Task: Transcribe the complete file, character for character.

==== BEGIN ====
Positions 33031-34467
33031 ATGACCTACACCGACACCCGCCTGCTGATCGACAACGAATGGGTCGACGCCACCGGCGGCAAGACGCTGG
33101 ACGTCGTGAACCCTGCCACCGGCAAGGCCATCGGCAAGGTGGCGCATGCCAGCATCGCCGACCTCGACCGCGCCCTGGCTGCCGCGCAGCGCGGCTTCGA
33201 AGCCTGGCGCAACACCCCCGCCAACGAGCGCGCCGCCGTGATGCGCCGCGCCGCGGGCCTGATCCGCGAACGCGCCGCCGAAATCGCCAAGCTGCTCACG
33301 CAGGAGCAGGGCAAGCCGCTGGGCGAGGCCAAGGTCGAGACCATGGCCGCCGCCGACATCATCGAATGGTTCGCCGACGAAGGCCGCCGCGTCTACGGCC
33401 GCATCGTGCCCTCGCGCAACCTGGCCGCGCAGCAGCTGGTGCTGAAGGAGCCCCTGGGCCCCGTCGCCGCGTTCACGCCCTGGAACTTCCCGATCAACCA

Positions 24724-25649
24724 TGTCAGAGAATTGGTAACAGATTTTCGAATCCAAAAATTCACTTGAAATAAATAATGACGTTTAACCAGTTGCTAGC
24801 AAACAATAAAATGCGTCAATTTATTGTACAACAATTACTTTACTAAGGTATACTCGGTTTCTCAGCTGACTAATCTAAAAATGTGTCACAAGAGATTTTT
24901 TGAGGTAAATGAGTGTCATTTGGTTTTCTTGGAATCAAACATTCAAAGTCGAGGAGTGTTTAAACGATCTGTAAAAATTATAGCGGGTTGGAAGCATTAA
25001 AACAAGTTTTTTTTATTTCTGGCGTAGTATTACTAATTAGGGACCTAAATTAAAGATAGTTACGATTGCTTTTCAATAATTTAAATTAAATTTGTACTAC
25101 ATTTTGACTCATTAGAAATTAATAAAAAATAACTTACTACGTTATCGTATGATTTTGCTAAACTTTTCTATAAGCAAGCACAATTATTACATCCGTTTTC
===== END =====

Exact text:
Positions 33031-34467
33031 ATGACCTACACCGACACCCGCCTGCTGATCGACAACGAATGGGTCGACGCCACCGGCGGCAAGACGCTGG
33101 ACGTCGTGAACCCTGCCACCGGCAAGGCCATCGGCAAGGTGGCGCATGCCAGCATCGCCGACCTCGACCGCGCCCTGGCTGCCGCGCAGCGCGGCTTCGA
33201 AGCCTGGCGCAACACCCCCGCCAACGAGCGCGCCGCCGTGATGCGCCGCGCCGCGGGCCTGATCCGCGAACGCGCCGCCGAAATCGCCAAGCTGCTCACG
33301 CAGGAGCAGGGCAAGCCGCTGGGCGAGGCCAAGGTCGAGACCATGGCCGCCGCCGACATCATCGAATGGTTCGCCGACGAAGGCCGCCGCGTCTACGGCC
33401 GCATCGTGCCCTCGCGCAACCTGGCCGCGCAGCAGCTGGTGCTGAAGGAGCCCCTGGGCCCCGTCGCCGCGTTCACGCCCTGGAACTTCCCGATCAACCA

Positions 24724-25649
24724 TGTCAGAGAATTGGTAACAGATTTTCGAATCCAAAAATTCACTTGAAATAAATAATGACGTTTAACCAGTTGCTAGC
24801 AAACAATAAAATGCGTCAATTTATTGTACAACAATTACTTTACTAAGGTATACTCGGTTTCTCAGCTGACTAATCTAAAAATGTGTCACAAGAGATTTTT
24901 TGAGGTAAATGAGTGTCATTTGGTTTTCTTGGAATCAAACATTCAAAGTCGAGGAGTGTTTAAACGATCTGTAAAAATTATAGCGGGTTGGAAGCATTAA
25001 AACAAGTTTTTTTTATTTCTGGCGTAGTATTACTAATTAGGGACCTAAATTAAAGATAGTTACGATTGCTTTTCAATAATTTAAATTAAATTTGTACTAC
25101 ATTTTGACTCATTAGAAATTAATAAAAAATAACTTACTACGTTATCGTATGATTTTGCTAAACTTTTCTATAAGCAAGCACAATTATTACATCCGTTTTC